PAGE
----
The human insulin receptor (IR) is a transmembrane glycoprotein, whose cytoplasmic domain contains an insulin-activated protein-tyrosine kinase (EC 220.127.116.11). By the use of an appropriately engineered baculovirus expression vector, a soluble cytoplasmic derivative of this domain was expressed in the insect cell line Spodoptera frugiperda (Sf9). At 24 to 48 h after Sf9 cells were infected with recombinant virus, a protein of the size expected for this domain (~48 kilodaltons) constituted a major band when total cell lysates of metabolically labeled cells were analyzed by sodium dodecyl sulfate-polyacrylamide gel electrophoresis and fluorography. This protein (designated AchIRPTK) was immunoprecipitated by three monoclonal antibodies, each of which recognizes a distinct antigenic site of the IR cytoplasmic domain and requires the native structure of the protein for recognition and one of which binds at or near the physiologically relevant site(s) of IR autophosphorylation. In vivo, AchIRPTK was phosphorylated on both tyrosine and serine residues. When affinity purified, the kinase was active in vitro; it autophosphorylated exclusively on tyrosine residues, and phosphorylated the exogenous substrates histone H2b and poly(Glu-Tyr). The expression of an active IR protein-tyrosine kinase molecule in this heterologous cell system provides an efficient experimental method for producing this domain in quantity for enzymatic and structural studies.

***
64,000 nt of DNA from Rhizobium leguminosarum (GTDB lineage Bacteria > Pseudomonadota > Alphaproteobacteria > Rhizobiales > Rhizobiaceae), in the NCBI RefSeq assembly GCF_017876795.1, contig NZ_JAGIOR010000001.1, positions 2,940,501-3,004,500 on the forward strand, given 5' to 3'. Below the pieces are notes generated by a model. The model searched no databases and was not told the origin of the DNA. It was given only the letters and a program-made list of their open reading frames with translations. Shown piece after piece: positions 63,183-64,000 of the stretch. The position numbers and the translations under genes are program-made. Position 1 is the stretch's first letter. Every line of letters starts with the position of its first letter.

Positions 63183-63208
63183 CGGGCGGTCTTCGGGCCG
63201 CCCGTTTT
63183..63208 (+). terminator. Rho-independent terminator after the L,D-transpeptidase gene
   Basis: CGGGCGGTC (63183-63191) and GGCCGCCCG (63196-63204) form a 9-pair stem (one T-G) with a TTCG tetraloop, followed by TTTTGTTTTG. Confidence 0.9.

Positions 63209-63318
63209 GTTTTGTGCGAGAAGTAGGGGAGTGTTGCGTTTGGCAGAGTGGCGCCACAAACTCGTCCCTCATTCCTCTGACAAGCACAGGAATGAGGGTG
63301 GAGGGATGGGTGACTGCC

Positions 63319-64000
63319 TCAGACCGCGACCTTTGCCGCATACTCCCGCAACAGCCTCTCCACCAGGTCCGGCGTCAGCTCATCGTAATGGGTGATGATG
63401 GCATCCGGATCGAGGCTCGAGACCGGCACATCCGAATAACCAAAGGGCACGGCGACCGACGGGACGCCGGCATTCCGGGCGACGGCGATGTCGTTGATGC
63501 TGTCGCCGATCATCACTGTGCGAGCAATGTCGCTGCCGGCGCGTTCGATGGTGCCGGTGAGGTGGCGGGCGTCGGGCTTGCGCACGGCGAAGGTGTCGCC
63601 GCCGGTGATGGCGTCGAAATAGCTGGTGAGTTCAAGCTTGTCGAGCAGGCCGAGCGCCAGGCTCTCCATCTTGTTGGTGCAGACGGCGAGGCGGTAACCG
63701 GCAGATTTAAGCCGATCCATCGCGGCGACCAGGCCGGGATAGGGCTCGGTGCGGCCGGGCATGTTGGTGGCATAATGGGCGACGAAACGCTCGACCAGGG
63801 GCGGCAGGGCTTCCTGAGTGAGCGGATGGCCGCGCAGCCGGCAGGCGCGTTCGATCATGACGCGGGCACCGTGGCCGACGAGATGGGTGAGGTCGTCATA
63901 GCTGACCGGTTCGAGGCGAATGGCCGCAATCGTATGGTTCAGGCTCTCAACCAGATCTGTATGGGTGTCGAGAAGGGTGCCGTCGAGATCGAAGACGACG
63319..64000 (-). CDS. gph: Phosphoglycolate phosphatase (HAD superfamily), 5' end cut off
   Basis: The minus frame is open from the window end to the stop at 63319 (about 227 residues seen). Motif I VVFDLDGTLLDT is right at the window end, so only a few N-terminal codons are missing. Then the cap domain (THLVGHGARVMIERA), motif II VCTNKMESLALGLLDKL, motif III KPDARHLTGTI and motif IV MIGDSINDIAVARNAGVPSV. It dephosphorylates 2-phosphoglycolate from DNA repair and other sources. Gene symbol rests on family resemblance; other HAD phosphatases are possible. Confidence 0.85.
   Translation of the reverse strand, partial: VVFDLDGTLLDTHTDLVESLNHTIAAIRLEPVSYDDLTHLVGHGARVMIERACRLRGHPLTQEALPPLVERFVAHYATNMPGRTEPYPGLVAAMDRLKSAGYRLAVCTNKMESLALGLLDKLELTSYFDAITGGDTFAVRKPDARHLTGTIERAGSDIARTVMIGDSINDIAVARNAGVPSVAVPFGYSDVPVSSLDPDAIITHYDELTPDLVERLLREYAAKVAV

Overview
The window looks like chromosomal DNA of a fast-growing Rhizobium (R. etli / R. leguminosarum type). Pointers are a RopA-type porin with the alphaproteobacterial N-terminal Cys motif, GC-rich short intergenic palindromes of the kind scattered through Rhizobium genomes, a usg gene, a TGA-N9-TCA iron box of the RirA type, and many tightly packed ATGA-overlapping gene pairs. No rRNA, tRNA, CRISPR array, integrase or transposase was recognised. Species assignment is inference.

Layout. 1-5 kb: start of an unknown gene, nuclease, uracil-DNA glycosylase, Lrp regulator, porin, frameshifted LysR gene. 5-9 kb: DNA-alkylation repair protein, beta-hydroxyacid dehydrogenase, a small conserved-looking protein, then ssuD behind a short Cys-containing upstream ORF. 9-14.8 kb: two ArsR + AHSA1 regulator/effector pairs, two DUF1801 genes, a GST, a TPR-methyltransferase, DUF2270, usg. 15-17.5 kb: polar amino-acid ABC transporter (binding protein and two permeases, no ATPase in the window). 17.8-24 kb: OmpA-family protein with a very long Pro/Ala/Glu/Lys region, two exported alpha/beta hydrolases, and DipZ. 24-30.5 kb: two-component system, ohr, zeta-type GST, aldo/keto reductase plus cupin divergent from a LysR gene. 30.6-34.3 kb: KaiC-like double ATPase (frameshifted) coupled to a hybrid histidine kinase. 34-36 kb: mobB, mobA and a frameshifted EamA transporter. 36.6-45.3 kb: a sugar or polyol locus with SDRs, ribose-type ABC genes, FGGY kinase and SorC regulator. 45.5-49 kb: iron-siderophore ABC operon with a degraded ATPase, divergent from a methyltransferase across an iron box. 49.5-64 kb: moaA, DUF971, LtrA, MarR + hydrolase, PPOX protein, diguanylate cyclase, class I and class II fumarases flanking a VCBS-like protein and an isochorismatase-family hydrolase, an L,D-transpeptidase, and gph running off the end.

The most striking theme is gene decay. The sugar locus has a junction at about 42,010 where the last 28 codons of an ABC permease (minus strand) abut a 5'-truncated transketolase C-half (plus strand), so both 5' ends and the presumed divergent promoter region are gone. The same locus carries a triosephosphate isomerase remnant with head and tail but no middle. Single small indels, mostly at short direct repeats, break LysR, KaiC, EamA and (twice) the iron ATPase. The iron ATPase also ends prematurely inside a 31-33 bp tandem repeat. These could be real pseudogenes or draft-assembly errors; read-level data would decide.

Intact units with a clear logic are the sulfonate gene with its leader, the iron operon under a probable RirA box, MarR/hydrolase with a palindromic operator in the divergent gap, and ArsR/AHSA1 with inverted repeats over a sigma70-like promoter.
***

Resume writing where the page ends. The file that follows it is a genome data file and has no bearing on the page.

ASJC Scopus subject areas
- Insect Science